The New Mexico Office of the Superintendent of Insurance (OSI), in partnership with the Robert Wood Johnson Foundation at the University of New Mexico (RWJF/UNM) recently released a study of New Mexicans’ experiences with surprise billing from medical providers.
The OSI asked privately insured New Mexicans about their experiences obtaining health care from providers inside and outside of their insurance plan’s network. The survey focused on consumers who experienced a medical emergency or major surgery and those who have received surprise bills.
About 554 responses echoed national trends around balance billing:
- Approximately 20% of privately insured respondents received a surprise medical bill.
- Of those residents who had had surgery (36%) or an ER visit, (55%) had received a surprise bill.
- 46% of respondents who had received a surprise bill said it came from a doctor they did not expect to get a bill from.
- 26% indicated that they received separate bills from multiple providers.
- 28% indicated that they were charged an out-of-network rate when they thought the provider was in-network.
The study echoes findings from across the United States, where legislators are in varying stages of attempting to pass federal balance billing legislation to keep consumers out of the middle of payment disputes that might be resolved directly between health care providers and insurance companies. New Mexico is unique in that it already has state protections for consumers who receive surprise medical bills for out-of-network emergency care. Consumers who obtain emergency care at out-of-network facilities or from out-of-network doctors at in-network facilities are only responsible for paying in-network charges. Health insurance carriers and providers are required to negotiate payment of the remainder of the bill without involving the consumer.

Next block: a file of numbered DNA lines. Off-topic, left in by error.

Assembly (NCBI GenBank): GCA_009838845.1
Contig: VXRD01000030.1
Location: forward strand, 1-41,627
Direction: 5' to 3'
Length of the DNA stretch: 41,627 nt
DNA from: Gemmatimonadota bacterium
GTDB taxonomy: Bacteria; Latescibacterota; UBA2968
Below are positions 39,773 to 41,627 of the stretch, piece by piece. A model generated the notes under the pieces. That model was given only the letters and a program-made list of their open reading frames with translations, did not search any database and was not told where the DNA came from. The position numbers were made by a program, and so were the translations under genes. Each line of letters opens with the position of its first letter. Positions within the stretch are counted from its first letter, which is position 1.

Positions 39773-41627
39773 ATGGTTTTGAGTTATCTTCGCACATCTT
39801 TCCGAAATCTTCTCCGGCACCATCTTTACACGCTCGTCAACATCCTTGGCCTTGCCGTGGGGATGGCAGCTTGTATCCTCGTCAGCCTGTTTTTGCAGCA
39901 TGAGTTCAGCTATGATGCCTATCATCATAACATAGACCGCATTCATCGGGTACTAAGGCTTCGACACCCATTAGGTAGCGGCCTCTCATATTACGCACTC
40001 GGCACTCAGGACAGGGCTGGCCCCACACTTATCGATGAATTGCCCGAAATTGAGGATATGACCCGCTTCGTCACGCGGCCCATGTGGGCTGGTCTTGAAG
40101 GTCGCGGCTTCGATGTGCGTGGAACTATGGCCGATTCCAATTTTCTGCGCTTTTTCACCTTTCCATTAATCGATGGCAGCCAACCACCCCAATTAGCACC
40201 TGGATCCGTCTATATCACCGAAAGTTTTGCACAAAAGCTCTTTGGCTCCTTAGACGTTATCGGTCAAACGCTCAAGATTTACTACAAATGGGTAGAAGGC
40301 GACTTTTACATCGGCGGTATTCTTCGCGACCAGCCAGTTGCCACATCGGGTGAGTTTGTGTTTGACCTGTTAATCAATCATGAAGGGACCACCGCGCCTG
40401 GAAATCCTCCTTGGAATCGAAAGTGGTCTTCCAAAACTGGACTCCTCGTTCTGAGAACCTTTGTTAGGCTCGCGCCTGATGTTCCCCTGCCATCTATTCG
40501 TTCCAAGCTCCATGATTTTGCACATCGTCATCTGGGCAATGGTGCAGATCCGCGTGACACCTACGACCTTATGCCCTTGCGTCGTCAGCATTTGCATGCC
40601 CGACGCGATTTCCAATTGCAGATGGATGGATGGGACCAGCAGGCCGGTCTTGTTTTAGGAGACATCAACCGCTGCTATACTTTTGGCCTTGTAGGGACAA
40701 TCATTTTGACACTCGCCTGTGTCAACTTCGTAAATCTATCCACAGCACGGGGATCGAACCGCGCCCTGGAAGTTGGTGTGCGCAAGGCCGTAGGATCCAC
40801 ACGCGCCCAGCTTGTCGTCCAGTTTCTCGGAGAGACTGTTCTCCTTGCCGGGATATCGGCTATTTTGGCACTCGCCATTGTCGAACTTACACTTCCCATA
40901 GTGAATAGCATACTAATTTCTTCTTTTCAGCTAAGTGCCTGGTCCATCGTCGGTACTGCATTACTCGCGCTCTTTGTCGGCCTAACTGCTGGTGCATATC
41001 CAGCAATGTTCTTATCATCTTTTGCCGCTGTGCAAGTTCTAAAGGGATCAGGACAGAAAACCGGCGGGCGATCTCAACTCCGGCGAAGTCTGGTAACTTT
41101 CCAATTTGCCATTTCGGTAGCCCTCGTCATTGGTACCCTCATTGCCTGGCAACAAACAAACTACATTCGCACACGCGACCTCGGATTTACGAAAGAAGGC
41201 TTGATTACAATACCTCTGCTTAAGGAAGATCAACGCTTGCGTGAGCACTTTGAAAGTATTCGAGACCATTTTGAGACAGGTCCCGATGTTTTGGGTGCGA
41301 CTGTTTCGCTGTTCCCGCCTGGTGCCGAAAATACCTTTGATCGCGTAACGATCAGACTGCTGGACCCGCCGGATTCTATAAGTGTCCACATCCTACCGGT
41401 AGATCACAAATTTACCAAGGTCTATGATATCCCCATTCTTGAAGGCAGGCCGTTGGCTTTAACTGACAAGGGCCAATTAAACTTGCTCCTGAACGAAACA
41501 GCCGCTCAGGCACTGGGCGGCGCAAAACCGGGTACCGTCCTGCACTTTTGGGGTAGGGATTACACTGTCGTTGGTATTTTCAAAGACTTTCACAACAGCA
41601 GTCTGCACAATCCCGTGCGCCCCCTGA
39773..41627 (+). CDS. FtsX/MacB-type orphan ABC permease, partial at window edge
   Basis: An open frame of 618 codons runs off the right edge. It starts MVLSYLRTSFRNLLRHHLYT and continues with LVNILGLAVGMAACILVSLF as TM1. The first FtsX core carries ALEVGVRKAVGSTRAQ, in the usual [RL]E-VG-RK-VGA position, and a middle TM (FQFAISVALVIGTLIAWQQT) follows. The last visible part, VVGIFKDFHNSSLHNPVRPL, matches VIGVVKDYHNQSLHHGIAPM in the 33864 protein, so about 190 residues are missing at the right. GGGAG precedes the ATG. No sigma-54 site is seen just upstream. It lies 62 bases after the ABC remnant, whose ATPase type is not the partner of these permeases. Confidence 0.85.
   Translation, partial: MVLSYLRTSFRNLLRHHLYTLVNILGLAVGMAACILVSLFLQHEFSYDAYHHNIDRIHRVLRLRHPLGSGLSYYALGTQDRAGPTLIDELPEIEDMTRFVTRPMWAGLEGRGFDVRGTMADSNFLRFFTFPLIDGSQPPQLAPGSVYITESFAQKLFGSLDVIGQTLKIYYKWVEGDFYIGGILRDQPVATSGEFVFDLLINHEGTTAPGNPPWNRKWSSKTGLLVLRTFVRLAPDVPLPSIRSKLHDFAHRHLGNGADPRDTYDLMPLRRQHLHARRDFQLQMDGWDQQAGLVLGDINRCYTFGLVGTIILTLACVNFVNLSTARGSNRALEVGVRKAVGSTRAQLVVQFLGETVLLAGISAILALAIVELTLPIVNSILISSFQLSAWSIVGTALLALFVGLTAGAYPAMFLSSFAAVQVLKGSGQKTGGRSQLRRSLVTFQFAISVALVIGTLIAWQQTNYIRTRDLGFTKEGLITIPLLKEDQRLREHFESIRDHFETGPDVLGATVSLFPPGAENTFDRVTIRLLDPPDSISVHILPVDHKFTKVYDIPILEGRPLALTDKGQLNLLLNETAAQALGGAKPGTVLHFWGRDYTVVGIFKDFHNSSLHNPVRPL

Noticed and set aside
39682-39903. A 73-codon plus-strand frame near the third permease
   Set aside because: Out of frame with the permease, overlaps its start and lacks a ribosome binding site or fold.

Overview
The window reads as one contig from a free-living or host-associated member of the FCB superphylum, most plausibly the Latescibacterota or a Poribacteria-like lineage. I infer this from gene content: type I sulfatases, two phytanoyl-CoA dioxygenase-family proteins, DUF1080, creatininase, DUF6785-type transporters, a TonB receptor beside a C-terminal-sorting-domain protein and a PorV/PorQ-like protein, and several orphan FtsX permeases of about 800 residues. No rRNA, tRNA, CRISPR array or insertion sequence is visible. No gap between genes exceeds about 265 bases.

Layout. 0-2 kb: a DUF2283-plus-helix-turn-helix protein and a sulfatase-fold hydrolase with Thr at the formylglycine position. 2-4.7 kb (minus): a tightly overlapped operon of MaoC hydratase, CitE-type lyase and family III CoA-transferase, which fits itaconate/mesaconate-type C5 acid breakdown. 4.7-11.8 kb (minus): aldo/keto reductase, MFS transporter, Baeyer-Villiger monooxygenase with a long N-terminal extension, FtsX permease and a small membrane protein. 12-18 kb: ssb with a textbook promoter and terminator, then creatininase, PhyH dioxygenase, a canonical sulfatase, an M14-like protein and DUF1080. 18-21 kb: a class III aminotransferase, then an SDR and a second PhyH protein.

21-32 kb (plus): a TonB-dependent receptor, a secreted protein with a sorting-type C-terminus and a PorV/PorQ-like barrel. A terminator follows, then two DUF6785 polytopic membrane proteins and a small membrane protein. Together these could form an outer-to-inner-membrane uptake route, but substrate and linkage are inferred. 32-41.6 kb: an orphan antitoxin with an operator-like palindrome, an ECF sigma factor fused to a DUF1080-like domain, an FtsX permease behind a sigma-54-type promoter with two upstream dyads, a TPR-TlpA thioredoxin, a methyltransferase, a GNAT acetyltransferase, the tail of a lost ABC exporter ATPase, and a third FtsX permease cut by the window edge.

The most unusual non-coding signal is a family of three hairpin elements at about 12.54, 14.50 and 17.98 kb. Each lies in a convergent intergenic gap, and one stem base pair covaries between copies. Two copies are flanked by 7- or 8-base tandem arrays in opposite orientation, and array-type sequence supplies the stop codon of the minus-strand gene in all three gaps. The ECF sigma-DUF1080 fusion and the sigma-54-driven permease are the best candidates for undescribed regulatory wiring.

The full NM Surprise Medical Billing Study report can be found here.
insideARM covered this topic several times in 2017:
- As of April, five states had enacted laws to protect against or prohibit balance billing practices, including Illinois, California, Connecticut, Florida and New York. Nine others had pending legislation.
- In October insideARM reported that six states had comprehensive balance billing protection, while 15 states had limited protections, and 29 states plus the District of Columbia had no protections at all. New Mexico is one of the states with limited protections.
- Also in October, the billing practices of emergency rooms run by EmCare (Envision Healthcare and its subsidiary EmCare Holdings, Inc.) came under the microscope. Following a rash of consumer complaints and public reports supporting allegations that they gouged consumers and pressured doctors to order expensive, unneeded tests, Sen. Claire McCaskill (D-MO) sent a strongly-worded letter to Christopher Holden, President and CEO of Envision, looking for answers. (As of today, January 23, 2018, insideARM has not been able to confirm whether answers have been provided.)
Without a clear national standard for balance bills, consumers remain at risk and providers face significant administrative hassle. Those that offer outsourced business office or collection functions to healthcare providers should be fully educated on the laws related to balance billing, and a range of patient financing options.